14 Nov 2014

There is a College for Everyone!

The SATs can sometimes feel like a dominating force in a high schooler’s life. For many students, preparation begins Freshman year with the PSATs, a practice test designed to give underclassmen an idea of what to expect when they take the real thing. Even though the PSAT is said to be more difficult than the actual SAT, a result of low scores can send even a good student into a panic about not getting into a good college. There’s no doubt that standardized tests can be stressful, especially when the future of your education is on the line, but earning below-average scores does not mean exclusion from every academic institution. Here are a few suggestions for students applying to college with lower SAT scores:

  • Of course, you can always re-take the SATs, and in fact, students are encouraged do so at least once. The ACT is also a viable alternative to the standard SAT, and colleges will accept scores from either test. To learn about the differences between the two, click here: http:/forsuccess.us/test-prep/
  • Most colleges have what is known as a “holistic admission process,” meaning they consider all of your strengths and weaknesses when reviewing your application, not just your test scores. A strong academic record and application essay, excellent letters of recommendation, extracurricular activities, and a solid in-person interview are all factors that admissions offices take into consideration.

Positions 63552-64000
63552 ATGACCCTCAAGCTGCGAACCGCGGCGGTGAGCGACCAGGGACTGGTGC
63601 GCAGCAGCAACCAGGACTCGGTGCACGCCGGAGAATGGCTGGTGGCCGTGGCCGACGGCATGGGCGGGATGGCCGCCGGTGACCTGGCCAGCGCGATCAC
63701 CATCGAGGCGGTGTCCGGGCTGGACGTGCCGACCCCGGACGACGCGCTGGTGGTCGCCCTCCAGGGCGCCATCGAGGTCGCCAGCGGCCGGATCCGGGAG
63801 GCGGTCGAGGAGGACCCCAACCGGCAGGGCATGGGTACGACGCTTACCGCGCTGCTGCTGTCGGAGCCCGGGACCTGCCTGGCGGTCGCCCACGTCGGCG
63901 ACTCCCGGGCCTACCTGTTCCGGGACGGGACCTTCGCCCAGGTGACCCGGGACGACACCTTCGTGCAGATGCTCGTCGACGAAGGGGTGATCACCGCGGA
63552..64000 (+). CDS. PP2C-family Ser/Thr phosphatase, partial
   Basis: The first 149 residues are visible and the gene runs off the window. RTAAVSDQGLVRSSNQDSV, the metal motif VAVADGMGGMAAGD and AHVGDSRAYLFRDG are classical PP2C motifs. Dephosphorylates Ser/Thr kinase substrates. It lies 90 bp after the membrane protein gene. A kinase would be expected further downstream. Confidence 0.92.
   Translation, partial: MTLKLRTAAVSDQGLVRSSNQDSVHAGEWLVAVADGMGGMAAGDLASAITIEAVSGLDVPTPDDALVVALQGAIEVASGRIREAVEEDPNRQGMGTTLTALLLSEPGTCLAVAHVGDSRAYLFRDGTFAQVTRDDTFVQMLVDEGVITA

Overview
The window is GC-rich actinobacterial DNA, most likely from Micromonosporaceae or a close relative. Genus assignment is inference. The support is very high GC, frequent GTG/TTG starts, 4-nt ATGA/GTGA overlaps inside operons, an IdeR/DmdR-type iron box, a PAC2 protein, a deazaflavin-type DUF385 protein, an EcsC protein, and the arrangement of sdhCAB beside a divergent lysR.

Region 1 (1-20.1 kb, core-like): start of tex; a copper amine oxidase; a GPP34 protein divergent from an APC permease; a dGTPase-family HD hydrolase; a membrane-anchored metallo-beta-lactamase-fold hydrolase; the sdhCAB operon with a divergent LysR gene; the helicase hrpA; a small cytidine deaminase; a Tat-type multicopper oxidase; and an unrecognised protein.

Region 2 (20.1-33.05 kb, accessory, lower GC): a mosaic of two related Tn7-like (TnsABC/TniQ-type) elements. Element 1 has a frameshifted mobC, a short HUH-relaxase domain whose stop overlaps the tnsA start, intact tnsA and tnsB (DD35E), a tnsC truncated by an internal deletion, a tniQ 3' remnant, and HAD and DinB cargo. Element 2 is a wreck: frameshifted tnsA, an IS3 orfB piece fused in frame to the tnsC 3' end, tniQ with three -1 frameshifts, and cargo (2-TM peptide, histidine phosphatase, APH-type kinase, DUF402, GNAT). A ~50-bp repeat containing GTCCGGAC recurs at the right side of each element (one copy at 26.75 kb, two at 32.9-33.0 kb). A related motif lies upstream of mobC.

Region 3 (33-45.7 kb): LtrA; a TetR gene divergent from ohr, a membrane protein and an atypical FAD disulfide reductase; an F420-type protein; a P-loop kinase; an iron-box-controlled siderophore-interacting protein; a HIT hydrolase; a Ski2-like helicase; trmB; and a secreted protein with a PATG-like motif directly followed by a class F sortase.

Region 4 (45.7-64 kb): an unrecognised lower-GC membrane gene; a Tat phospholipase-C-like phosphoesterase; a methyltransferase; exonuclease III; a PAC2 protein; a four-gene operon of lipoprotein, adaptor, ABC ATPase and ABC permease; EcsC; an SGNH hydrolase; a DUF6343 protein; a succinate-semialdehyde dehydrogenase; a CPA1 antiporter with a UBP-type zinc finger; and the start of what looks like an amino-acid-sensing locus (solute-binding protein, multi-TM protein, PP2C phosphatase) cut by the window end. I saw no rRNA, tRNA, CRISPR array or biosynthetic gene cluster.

• With regards to extracurricular activities, it is generally preferred that students have one or two that they focus on; too many might detract from their schoolwork and thus lower their GPA. These activities can be anything, from participation in sports, the Arts (Fine or Performing), community volunteering, various competitions, or entrepreneurship. Colleges want to see what makes you unique, so don’t hesitate to think outside the box!
  • Many students don’t know what they want to study before they get to college, but for those that do, selecting a major well-suited to your strengths is another way to bolster your chances of admission. For example: If a student excels in Math and Science, a university might be interested to see that he plans on studying Engineering. 
  • Don’t make the mistake of thinking that every school in the U.S. requires test scores for admission! On the contrary, there are hundreds of colleges and universities where the SAT and ACT are optional for some or all of their applicants. To learn more, check out this list from collegeapps.com: http://collegeapps.about.com/od/standardizedtests/a/optionalscores.htm.
  • Oftentimes, poor test taking is a result of unpreparedness and text anxiety. Assuage at least some of those worries by enlisting the help of a test prep instructor. The SAT is not like any other test; learning HOW to take it is just as important as being familiar with the material it covers.

A below-average SAT score might seem like the end of the world for some students, but it isn’t, and doesn’t need to be. Talk to you child and do some research together about the different options that are available. It’s important to remember that a student is not a statistic, and ultimately, schools want to accept bright, well-rounded individuals who are serious about their education. However this manifests itself in your student is not always consistent with their test scores, so remember: there is an admission process, and a college, for everyone.

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